Eliasson gave a sneak peek of his latest Little Sun lamp during his talk at last week's Design Indaba conference in Cape Town.
The Little Sun Diamond has a faceted form that distinguishes it from the original Little Sun, with its cartoonish yellow frame, and the Little Sun Charge, a flatter blue design that doubles as a charger.
Like the original product, the Little Sun Diamond is small enough to fit in a pocket, and can produce four hours of light after five hours of charging.
Eliasson's hope for the Little Sun project is to bring light to people in remote locations and reduce their reliance on hazardous kerosene lanterns.
However, he received feedback that the original Little Sun's resemblance to a children's toy was putting off some customers, so he created the Little Sun Diamond – a more minimal design without any bright colours.
The Little Sun Diamond can alternate between two types of light: a concentrated reading-style light, and "a magical, sparkling glow" akin to that thrown from a mirror ball.
On stage at Design Indaba, Eliasson dubbed it a "party light". "They loved this idea – let's take back the diamonds," said Eliasson of the response to the product testing.
Eliasson is best known for his monumental installations based around light and optical illusions. In 2003 he bought a monumental glowing sun to the Tate Modern Turbine Hall – a project which partly inspired the Little Sun brand.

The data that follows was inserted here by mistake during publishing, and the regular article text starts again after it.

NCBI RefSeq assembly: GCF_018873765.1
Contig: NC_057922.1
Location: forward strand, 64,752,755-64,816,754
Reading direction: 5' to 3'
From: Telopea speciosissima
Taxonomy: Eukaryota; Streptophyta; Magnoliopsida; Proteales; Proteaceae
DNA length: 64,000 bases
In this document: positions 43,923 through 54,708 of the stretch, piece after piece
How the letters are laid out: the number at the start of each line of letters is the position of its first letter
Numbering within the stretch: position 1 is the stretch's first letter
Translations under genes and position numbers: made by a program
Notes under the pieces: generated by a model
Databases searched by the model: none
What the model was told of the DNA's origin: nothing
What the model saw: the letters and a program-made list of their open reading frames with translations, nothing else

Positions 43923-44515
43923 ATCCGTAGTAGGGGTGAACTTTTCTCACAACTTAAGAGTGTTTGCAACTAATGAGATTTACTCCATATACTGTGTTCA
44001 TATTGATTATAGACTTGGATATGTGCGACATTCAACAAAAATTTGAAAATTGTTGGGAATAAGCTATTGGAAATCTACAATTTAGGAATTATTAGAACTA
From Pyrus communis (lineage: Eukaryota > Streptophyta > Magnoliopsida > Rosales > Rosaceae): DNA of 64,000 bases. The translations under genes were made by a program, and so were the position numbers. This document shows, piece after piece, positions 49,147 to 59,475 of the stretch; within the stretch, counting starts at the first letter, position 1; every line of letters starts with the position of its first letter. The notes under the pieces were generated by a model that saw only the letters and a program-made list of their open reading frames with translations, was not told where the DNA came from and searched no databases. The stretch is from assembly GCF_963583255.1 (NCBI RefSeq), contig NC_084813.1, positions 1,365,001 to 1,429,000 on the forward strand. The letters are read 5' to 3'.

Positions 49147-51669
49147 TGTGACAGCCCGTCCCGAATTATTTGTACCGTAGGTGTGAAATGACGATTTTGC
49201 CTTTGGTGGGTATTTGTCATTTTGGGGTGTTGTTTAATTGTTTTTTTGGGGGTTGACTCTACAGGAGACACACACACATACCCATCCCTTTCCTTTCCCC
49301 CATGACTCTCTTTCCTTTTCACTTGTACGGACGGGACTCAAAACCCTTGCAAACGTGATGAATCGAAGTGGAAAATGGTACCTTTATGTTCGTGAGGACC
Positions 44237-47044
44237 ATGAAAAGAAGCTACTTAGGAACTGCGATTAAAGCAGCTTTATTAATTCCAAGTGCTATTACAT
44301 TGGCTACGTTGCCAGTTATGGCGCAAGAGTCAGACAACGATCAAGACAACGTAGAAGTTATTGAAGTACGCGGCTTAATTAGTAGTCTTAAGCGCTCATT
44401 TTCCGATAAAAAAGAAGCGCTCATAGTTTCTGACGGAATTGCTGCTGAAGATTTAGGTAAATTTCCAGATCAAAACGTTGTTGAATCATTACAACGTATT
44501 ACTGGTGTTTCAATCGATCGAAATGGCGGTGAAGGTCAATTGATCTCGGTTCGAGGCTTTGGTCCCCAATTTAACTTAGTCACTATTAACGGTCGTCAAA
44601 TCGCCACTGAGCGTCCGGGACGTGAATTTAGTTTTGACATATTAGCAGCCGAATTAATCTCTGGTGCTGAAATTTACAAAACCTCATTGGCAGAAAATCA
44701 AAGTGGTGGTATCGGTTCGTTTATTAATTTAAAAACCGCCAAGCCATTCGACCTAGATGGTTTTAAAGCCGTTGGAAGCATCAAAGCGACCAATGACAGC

While the products are designed primarily for communities without electricity, Little Sun also targets a market of "urban explorers" in more affluent countries. Their purchases help to offset the cost of the lamps elsewhere, so they can be sold at a locally affordable price.
"It's not easy," Eliasson told the audience at Design Indaba. "We have now reached 280,000 lamps. We sold 220,000 in Europe, primarily, some in America, and we have financed a economically sustainable model which is about being not an aid-funded project but a micro-economy with all kinds of different collaborations with NGO and private sector."
By using the Little Suns, people save money that they would otherwise have been spending on petroleum – money that they can spend elsewhere in the economy.
"[Because of Little Sun] $55 million was released for things other than petroleum," Eliasson said. "So this is such a small lamp. And yet it is the biggest project I've started on."
Eliasson was among a host of industry figures to speak at the Design Indaba conference, which took place at Cape Town's Artscape Theatre from 1 to 3 March 2017.
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